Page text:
I would like to talk to you today about what I think is the most important aspect of service providers working with tenants and that is respect.
Respect is a large umbrella; it means different things to different people
Respect for me is when someone speaks to me as an equal, not down to me or at me but as a fellow human being. To my mind if you do not speak to someone as an equal then you are not only demeaning that person but also yourself. When speaking with me please do not use business jargon or acronyms, you may know what you are talking about but I may not and to have to ask for clarification is not always a comfortable position to be in.
Respect is listening to me and what I have to say, simply because I live in social housing does not make what I am feeling or saying any less valid, or worthy of being heard, taken notice of or acted upon.
Respect is not coming into my community/home with any preconceived idea of what is needed to fix any problems we may or may not have, (please do not believe all the bad publicity you read). Come with an open mind, consult with us, find out how we feel and how we would like our suburb to look, after all it is our home, where we live and we know it better than anyone.
An example of being disrespected as a social housing tenant was when my client service officer made the assumption that my home was filthy because rodents had gotten into my stove. What this person did not care to understand was that 1) I had been away for a week and 2) I had been in this house a very short time and the repairs to the kitchen had not been properly finished following a fire and damage by a previous tenant.
Knowing my rights I demanded an immediate inspection by this disrespectful client service officer and the team leader. This resulted in the client service officer being required to apologise to me immediately and was then sent for further training. Not all tenants know their rights, and I feel it is the responsibility of a service provider to not take advantage of this fact. This unfortunately happens all too often.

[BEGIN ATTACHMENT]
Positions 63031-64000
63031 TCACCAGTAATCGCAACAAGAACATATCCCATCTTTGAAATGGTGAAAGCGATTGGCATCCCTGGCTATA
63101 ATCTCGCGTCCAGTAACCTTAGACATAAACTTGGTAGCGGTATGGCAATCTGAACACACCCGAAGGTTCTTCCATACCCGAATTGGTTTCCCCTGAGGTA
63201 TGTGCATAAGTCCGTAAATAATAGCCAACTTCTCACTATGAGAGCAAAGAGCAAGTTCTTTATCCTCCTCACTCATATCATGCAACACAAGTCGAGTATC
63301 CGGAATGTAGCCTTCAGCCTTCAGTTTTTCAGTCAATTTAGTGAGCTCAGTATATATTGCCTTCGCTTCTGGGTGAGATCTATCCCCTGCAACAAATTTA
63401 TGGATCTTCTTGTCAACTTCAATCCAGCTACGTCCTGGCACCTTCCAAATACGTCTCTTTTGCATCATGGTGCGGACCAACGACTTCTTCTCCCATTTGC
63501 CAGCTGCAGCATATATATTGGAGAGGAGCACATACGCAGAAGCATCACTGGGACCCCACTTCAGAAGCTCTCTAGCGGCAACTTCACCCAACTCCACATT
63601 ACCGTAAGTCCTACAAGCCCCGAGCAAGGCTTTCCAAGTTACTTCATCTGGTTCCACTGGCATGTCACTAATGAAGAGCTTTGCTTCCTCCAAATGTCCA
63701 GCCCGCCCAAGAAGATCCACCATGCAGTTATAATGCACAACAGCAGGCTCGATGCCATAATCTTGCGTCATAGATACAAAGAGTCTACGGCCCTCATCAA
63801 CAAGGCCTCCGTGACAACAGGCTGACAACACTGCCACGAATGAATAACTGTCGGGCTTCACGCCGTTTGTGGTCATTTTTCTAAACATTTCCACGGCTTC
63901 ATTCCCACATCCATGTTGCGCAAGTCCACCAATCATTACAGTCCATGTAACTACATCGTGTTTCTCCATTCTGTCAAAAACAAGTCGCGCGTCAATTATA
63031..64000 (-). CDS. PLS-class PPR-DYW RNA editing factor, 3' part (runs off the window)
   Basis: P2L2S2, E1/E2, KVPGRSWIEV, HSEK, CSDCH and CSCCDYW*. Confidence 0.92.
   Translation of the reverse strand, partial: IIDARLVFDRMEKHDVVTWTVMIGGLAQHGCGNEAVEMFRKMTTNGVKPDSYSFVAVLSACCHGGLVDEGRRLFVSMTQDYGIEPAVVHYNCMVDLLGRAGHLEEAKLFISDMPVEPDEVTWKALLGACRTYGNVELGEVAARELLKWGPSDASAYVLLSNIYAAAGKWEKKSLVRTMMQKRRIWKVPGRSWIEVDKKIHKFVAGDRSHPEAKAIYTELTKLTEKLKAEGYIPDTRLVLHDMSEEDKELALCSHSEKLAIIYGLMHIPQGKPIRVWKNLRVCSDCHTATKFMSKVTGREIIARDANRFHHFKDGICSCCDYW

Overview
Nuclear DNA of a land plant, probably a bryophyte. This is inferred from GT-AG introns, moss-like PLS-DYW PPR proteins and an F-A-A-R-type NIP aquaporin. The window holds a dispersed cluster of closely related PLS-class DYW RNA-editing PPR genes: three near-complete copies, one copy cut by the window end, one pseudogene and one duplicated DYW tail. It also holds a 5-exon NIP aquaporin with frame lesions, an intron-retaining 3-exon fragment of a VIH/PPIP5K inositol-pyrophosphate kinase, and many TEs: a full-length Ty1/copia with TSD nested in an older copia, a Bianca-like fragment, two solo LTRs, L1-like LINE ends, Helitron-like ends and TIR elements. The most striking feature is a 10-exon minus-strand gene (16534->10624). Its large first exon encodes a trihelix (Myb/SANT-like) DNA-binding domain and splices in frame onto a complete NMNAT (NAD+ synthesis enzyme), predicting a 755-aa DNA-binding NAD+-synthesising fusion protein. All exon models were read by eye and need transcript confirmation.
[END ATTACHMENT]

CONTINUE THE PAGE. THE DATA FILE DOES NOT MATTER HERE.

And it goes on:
Respect is not coming to me and waving your degrees or intellectual prowess under my nose, I am as educated, intelligent, and literate as anybody else I just gained my knowledge from the school of hard knocks otherwise known as life. By saying this, it isn’t my intention to demean your credentials, as that would be disrespectful, I merely wish to point out that we are the same; we just came about our knowledge from different directions.
Respect needs to be earned; it does not come as part and parcel of anyone’s position or their age, it is a two-way street when given it is very often received in return.
I believe I show my respect by listening to people and in the case of service providers, understanding that they have constraints both financial and political and that not all of my dreams for my suburb will be fulfilled; that these can then be negotiated into something that we can all live with.
If we all work together with dignity and mutual respect, as partners the outcomes for us all will be positive.
An example of partnerships that work is our redevelopment team at Airds/Bradbury. We have worked together for many years and have consulted with, explained to and taught each other every step of the way, in all aspects of the redevelopment. As proof of this the redevelopment team won not just a National but also an International award for Public Participation.
Finally, I would like you, at some point to reflect on what, in your view, you consider respect to be and how being respected affects you. It is part of human nature to want to be acknowledged and respected. How wonderful it would be for this to always be the case.
- Actively listen – Listen with your heart and not just your ears.
- Acknowledge – Don’t ignore the effort that has already happened.
- Open mind – Come with an attitude that you can learn something
- Partnership – Nobody is an island. We need everyone’s skills and experience
- Mutual respect – This is where diversity of opinion and experience is valued.